Soon after and even years after the deadly Tohoku tsunami and earthquake of 2011 which took a toll of almost 16000 lives, several taxi drivers in Ishinomaki, where the death toll was more than 3000, underwent similar strange experiences. Another taxi driver picked up a fare, started the meter and asked for the destination, to which the person gave a strange response. In this case to the driver turned around to speak to the person he’d picked up, but the person had vanished. Other such experiences of “phantom fares” were reported in The Asahi Shimbun newspaper.
Besides, Yuka Kudo , a sociology student at Tohoku Gakuin University in Japan interviewed over 100 drivers during her year of research for a thesis and found a number of them describing picking up ghosts after the 2011 earthquake and tsunami. Seven drivers willingly shared their spooky interaction. One driver said he picked up a young man in his 20’s and asked where he wanted to go. The man kept pointing ahead and repeating “Hiyoriyama” which means mountain. When they got there, the young man had disappeared.
According to Mysteriousuniverse.Org, Kudo heard similar stories from the other drivers, who considered them to be spiritual experiences. “In each case, they verified their stories by showing her records that they had started their meters, which meant they were responsible for collecting a fare … a fare they instead had to pay out of their pockets when the riders vanished. Why would drivers start their meters if they didn’t think the passenger was a real person?”
What did aspiring sociologist Yuka Kudo make of these accounts? “She seems to believe that they were definitely ghosts of young adults who perished in the disaster. Young people feel strongly chagrined [at their deaths] when they cannot meet people they love. As they want to convey their bitterness, they may have chosen taxis, which are like private rooms, as a medium to do so. So Yuka thinks these were ghosts were hoping their taxi ride would cross over a different bridge.” Significantly, out of the more than 3,000 Ishinomaki residents who lost their lives in the tragedy, 70 were students and nine staff members at Ishinomaki Okawa Elementary School. Kudo noted that most of the seven cabbies who agreed to discuss their mysterious experiences observed that the “ghosts” were young in age.
Could it be something besides ghosts? Ishinomaki psychiatrist Keizo Hara provided another take. “We think phenomena like ghost sightings are perhaps a mental projection of the terror and worries associated with those places. It will take time for the Post-Traumatic Stress Disorder (PTSD) to emerge for many people in temporary housing for whom nothing has changed since the quake.” So the question from Mysteriousuniverse.Org is, did the taxi drivers pick up real ghosts or were they hallucinating from PTSD? Would an Uber driver make a ghost pay surge prices?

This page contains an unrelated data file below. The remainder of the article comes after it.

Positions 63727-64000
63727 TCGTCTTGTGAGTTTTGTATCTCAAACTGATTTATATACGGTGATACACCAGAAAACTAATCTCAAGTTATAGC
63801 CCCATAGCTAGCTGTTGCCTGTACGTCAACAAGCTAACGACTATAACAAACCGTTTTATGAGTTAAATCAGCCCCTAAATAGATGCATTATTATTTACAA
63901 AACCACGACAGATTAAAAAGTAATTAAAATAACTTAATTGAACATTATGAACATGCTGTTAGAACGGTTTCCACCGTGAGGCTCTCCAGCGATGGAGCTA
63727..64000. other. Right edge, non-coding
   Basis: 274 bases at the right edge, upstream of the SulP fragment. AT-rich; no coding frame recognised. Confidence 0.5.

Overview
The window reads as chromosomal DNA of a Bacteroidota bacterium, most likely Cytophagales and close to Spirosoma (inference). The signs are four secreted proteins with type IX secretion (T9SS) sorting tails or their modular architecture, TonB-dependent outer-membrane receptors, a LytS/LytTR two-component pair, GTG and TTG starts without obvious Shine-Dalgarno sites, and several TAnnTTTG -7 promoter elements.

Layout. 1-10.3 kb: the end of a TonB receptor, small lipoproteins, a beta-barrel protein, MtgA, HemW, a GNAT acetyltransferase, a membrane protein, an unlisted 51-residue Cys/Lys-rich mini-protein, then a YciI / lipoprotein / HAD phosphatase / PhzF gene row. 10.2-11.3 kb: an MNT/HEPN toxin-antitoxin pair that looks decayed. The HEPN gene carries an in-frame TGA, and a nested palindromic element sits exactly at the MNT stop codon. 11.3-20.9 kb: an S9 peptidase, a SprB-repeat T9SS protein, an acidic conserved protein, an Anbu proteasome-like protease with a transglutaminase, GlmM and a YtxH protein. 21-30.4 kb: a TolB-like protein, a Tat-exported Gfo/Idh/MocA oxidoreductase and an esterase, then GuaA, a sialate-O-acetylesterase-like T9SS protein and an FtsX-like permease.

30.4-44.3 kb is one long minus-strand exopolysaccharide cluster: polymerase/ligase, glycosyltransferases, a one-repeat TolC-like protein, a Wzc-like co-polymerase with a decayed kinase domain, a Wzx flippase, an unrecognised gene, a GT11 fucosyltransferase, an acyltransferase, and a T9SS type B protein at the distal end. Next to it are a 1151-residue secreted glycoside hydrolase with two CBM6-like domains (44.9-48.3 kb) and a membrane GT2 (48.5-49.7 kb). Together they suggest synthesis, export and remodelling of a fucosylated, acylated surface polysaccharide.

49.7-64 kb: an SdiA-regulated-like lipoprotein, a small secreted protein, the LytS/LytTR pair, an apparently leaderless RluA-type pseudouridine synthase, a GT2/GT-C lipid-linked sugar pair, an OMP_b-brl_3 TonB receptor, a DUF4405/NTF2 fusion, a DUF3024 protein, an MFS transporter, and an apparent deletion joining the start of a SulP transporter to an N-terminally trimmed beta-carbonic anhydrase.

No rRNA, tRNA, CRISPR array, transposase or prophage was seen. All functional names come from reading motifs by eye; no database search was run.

The 2004 tsunami in India in which more than 16,000 people perished in the Andaman and Nicobar islands and along the eastern coast of India also gave rise to several equally gripping paranormal scenarios. Once a week, for many years now, I have been lucky to communicate with and often receive guidance from a being — I call him “Baba” — from the fourth astral plane. From time to time, other souls from the third astral plane also keep in touch. For the next weeks after the tsunami, hard though I tried, I could not link up with any of them.
Initially, I was puzzled. But then it struck me: there must have been a virtual deluge of souls ascending to the astral planes after the tsunami tragedy. When I was able to make contact, the Baba provided though briefly, a fascinating account of what had occurred. With so many souls on the move simultaneously or within a short time of each other, there was a virtual emergency and massive traffic jams above earth and on the highways leading to the astral planes. In a way, there was tragedy up above too because there were not enough “spirit” guides to minister to the souls and lead them to the next world. Released suddenly from their bodies, the tsunami tragedy victims were unable to comprehend the fact that they had died.
The presence of some of their loved ones with them made it harder to accept that they were no longer on earth. Like other victims of sudden death in earthquakes, accidents, etc., the tsunami souls too needed specialised care, but there were not enough “spirit” specialists to cope with the scale at which efforts were required. Neither were astral bodies ready to receive the souls. Gradually, of course, “spirit” volunteers moved in to help the tsunami victims. What made the task of acclimatising these “sudden death” souls to their new state more difficult was the fact that a large number of them were children or mothers who had been separated suddenly from their loved ones.
In fact, the National Geographic had reported that as many as a third of the people who died in the Indian Ocean tsunami were children. In other words, apart from the fact that these souls were severed from their bodies suddenly and unpleasantly, the ‘attachment to earth, parents, loved ones’ factor was very powerful and this is always a strong deterrent to a smooth transition to the other world. It seems very apparent from Yuka Kudo’s research, what my Baba revealed and innumerable recorded instances that dying young makes a transition from earth to the other world that much more difficult.